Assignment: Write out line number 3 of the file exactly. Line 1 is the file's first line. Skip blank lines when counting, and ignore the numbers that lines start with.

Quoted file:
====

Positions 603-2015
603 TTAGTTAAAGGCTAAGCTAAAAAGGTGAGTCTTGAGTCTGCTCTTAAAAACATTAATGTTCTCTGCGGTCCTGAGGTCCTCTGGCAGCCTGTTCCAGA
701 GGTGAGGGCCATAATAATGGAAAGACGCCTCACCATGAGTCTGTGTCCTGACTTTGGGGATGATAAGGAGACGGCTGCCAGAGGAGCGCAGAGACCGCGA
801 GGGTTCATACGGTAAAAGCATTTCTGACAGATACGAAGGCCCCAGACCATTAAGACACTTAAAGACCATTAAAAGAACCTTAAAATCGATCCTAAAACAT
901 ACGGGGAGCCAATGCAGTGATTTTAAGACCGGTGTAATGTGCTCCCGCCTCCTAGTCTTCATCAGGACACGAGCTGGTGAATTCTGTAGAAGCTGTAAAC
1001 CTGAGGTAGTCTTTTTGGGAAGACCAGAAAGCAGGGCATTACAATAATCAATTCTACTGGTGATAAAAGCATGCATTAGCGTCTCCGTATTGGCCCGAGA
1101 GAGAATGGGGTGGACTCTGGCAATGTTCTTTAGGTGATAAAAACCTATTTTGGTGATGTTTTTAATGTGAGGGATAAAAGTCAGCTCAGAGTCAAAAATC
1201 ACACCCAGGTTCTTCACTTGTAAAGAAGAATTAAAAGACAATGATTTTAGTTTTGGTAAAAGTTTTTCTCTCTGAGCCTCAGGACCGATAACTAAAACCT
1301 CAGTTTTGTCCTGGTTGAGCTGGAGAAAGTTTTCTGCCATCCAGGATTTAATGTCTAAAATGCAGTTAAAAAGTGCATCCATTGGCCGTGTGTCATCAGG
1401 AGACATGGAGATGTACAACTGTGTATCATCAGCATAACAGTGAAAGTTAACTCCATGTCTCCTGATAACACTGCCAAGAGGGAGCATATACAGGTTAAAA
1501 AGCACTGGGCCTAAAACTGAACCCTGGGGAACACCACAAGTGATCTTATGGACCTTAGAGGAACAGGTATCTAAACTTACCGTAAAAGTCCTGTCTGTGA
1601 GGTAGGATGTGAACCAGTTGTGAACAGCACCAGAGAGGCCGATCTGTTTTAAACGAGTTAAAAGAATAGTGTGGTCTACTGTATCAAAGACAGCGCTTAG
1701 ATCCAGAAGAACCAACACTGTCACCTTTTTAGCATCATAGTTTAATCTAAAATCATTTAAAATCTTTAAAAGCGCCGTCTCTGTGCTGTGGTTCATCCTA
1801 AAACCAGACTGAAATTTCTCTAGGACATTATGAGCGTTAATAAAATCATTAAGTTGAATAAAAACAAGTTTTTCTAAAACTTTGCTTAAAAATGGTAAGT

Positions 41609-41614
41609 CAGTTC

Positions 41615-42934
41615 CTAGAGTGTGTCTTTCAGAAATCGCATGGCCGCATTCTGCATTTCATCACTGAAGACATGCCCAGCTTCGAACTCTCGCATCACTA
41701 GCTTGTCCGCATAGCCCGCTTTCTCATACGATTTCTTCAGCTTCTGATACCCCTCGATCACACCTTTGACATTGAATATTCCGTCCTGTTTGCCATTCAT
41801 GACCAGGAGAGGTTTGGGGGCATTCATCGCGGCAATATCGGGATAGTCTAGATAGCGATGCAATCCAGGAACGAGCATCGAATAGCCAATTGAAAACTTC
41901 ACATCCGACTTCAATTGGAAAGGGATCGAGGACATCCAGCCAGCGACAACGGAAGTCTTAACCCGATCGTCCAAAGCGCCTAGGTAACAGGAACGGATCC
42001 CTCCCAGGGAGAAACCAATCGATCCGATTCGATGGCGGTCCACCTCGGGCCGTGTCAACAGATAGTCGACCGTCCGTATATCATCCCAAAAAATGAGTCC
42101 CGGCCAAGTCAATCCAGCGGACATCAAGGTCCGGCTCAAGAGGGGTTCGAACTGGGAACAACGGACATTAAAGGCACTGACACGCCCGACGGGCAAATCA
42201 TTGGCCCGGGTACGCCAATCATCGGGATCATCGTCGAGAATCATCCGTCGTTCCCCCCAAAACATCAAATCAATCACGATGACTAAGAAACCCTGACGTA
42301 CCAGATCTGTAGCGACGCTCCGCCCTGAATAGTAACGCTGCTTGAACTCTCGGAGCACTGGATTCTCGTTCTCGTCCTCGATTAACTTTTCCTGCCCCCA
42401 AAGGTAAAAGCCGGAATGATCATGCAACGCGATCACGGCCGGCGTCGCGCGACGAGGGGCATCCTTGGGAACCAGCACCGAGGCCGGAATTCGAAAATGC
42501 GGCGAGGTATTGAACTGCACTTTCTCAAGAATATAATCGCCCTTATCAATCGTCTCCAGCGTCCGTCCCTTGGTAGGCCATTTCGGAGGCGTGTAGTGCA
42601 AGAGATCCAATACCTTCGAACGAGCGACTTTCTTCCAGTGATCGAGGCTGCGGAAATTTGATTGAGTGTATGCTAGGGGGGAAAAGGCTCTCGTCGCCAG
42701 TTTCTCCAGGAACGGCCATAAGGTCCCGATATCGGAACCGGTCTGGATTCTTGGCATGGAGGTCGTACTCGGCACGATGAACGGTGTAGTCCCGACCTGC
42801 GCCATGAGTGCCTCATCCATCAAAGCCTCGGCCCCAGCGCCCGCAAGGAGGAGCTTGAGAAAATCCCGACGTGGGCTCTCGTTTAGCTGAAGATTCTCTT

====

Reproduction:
701 GGTGAGGGCCATAATAATGGAAAGACGCCTCACCATGAGTCTGTGTCCTGACTTTGGGGATGATAAGGAGACGGCTGCCAGAGGAGCGCAGAGACCGCGA